Throughout the stories the characters eat tinned food, have body disorders such as incontinence and anorexia. Most of the male characters have no loyalty abandoning family at will. The character, Paul, in the story, Mouse Queen, is such a fella. He is a philosopher of sorts and prior to his wife giving birth to twins, he takes off.  The wife abandoned turns into a wolf, raids local stores and once when returning home realized her babies were gone. Had Paul returned to take them or did the wolf eat them? There is a weirdness to each story, a surrealism that is haunting, grotesque.

The subject matter of this collection is thwarting yet Grudova writes surrealism well; in fact is a master of it. She has created a world no one would want to live in yet when one begins the book it is difficult to put down. It is not a book for the faint of heart for in its surrealism Grudova writes of the decay of society. I could not read the book straight through as I often do for after each story I had to ask myself: What just happened? It is a challenging read. Do you dare?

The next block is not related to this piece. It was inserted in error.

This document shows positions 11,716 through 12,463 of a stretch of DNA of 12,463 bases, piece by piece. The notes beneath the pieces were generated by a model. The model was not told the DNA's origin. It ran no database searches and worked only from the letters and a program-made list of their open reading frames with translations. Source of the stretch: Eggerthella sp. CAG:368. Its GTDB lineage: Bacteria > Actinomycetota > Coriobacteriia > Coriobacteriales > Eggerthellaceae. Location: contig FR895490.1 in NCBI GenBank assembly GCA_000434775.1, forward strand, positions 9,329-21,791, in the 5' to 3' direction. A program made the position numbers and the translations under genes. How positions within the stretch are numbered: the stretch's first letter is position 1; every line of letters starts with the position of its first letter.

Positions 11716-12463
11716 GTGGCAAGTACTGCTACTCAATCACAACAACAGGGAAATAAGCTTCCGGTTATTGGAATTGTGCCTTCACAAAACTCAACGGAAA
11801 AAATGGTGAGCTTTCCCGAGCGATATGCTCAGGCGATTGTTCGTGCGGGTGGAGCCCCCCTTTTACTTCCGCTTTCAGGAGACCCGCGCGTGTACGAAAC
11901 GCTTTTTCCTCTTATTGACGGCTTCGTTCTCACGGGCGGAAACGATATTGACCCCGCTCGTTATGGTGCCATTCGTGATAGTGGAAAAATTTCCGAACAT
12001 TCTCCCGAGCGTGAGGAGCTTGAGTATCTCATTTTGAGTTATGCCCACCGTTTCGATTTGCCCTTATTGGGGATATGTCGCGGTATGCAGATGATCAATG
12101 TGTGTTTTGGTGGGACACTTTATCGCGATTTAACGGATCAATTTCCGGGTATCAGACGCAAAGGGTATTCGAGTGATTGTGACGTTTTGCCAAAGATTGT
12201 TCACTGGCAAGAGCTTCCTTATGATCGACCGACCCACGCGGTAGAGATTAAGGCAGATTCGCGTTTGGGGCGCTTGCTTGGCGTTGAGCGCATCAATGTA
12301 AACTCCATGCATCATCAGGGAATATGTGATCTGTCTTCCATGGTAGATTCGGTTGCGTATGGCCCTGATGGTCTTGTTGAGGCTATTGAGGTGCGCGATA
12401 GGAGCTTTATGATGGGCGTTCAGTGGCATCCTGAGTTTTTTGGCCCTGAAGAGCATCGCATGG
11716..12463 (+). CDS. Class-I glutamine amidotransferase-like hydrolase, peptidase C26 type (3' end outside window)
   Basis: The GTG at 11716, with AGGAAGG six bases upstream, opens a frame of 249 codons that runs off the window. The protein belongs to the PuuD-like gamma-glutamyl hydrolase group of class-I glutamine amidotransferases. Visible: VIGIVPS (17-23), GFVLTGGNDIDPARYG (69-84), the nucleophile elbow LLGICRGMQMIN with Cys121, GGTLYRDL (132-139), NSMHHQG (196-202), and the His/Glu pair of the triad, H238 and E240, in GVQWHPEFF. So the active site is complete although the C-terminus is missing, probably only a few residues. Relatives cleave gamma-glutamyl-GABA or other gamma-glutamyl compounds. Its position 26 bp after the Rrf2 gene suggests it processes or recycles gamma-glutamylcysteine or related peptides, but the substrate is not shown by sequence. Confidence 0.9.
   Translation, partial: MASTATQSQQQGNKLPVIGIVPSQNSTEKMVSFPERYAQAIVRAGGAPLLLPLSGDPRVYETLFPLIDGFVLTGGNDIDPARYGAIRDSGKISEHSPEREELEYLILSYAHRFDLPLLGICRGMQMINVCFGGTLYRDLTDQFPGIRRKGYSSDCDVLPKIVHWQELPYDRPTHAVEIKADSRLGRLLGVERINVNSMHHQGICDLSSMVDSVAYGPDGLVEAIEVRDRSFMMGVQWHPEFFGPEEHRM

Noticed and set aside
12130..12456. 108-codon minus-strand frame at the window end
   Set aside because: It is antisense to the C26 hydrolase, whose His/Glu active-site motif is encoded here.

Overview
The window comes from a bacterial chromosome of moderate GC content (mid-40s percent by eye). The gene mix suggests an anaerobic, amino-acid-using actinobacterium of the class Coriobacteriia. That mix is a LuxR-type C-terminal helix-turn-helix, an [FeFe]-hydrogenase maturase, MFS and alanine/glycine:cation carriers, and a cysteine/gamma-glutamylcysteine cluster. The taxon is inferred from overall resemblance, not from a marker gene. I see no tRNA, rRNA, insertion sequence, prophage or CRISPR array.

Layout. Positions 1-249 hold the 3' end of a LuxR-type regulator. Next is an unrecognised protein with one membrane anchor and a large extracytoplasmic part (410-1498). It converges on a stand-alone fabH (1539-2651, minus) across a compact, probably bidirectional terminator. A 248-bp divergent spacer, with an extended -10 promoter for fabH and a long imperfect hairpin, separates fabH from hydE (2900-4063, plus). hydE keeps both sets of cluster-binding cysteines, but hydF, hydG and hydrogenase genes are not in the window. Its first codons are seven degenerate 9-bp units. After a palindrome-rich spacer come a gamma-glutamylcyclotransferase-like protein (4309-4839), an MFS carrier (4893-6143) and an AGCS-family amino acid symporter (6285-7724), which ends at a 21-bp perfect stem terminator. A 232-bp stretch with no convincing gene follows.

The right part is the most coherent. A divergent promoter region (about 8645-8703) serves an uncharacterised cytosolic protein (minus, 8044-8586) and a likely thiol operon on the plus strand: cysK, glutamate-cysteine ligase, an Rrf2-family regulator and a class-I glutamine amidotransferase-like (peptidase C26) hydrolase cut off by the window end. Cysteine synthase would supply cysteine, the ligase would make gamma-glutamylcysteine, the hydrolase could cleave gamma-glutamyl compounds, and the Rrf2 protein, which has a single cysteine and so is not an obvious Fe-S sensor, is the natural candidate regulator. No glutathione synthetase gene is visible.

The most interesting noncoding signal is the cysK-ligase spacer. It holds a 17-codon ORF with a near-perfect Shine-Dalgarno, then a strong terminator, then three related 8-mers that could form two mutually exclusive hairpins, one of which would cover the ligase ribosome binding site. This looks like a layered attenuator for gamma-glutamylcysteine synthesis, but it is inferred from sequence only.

You can find the book here: http://coffeehousepress.org/shop/the-dolls-alphabet/

.

g emil reutter is a writer of poems and stories. You can find him here:About g emil reutter